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Ten Prime Directives For an e-Portfolio

This short paper lists ten criteria for any e-Portfolio. These notes came about following an extensive study of the facilities afforded by e-Portfolios in the UK 2007-2008.

R J Tolley

Graphic from MS ClipArt


1. It is portable:

It cannot be located in any one institution or embedded within a proprietary VLE.

The fundamental purpose of having an e-Portfolio is that the owner can ‘take it from place to place’, using the metaphor of an old ‘paper’ portfolio. In terms of ‘portability’ we should really be talking of access from any location such as a new school, as a replacement for the UCAS forms or for a job interview for instance. We can therefore consider portability as being ‘horizontal’ as when a pupil whilst within a Key Stage changes school or where, in the 14-19 curriculum, a student needs to share the portfolio across the curricula of two or more institutions at the same time. Secondly, the ePortfolio must be considered as moving ‘vertically’ eg from Primary school to Secondary, and on to FE/HE, job-seeking, employments and retirement. This raises another issue, that of progression or maturity. Obviously the interface for a 5yr-old needs to be very different to that of an adult – see section entitled ‘lifelong’ below.

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Ten Prime Directives for an e-Portfolio

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2. It is personal: It is ‘owned’ by the user and is customisable to the user’s age, stage and style. It is essential that the e-Portfolio is seen as ‘owned’ by the owner and not just viewed as a compulsory or academic exercise as a substitute for a UCAS application or a shortterm ‘Burgundy File’. Ideally, if established at KS1/2 ownership can more easily be established as a place of proud celebration of a child’s work. By KS3 the pupils will have learnt to personalise it using colours and templates which reflect the projected image of the young student. The young student is able to select their own group of contacts for e-safe blogging and links to external repositories can be established. 3.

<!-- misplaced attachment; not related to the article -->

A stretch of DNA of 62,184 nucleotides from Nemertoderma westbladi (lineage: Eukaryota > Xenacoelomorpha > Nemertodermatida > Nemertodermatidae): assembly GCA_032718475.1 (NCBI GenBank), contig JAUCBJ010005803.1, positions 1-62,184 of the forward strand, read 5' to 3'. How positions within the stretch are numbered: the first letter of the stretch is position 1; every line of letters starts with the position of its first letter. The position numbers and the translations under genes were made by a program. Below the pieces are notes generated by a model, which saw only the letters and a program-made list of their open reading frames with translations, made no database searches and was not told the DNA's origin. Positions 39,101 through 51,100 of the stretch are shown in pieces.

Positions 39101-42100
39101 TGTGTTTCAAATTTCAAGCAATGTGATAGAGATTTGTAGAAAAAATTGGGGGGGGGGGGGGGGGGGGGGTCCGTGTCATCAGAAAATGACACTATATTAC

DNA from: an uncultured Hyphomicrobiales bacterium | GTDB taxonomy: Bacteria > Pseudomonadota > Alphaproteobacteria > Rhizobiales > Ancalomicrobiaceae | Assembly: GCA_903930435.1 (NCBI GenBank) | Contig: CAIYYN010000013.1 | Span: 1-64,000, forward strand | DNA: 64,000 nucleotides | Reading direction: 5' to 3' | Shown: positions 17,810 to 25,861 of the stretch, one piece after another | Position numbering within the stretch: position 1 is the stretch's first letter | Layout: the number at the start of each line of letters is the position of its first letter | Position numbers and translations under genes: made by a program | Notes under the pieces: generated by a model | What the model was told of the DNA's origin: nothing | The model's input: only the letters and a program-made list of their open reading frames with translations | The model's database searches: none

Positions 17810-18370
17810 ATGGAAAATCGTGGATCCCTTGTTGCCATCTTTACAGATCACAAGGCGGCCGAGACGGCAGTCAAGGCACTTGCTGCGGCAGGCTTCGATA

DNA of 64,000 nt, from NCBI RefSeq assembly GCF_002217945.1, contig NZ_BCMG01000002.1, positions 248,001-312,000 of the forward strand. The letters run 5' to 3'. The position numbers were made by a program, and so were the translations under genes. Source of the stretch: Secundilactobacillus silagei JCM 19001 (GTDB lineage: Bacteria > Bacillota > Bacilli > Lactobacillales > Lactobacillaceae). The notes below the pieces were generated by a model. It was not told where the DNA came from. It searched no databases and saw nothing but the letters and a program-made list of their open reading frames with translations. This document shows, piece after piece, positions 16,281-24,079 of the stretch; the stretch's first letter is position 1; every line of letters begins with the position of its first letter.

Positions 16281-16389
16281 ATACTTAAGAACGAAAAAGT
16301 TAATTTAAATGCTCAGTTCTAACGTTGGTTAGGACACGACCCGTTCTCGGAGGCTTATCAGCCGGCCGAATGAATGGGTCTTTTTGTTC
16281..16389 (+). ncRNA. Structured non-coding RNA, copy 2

It is generic: It is not modelled on any particular curriculum delivery system nor content. Most of the e-Portfolios established by universities, employers, adult learning institutions or work-placement agencies are structured for a single purpose or a limited number of related purposes. Some of the best are designed as a curriculum delivery scaffold with guidance notes and even structured CV outlines and CPD formats. Not so for a generic system. Teachers do not all expect the same layouts or styles of presentation. Different subjects produce different output formats and any group of students could produce R J Tolley Feb 2008

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myriad combinations of subjects. Not all students learn in the same way nor choose to present their artefacts in similar formats. It is essential, therefore, that the e-Portfolio is flexible enough to meet all these differing forms of presentation. 4. It is Web2.0:

It should be compliant with all generic and collaborative formats within the application.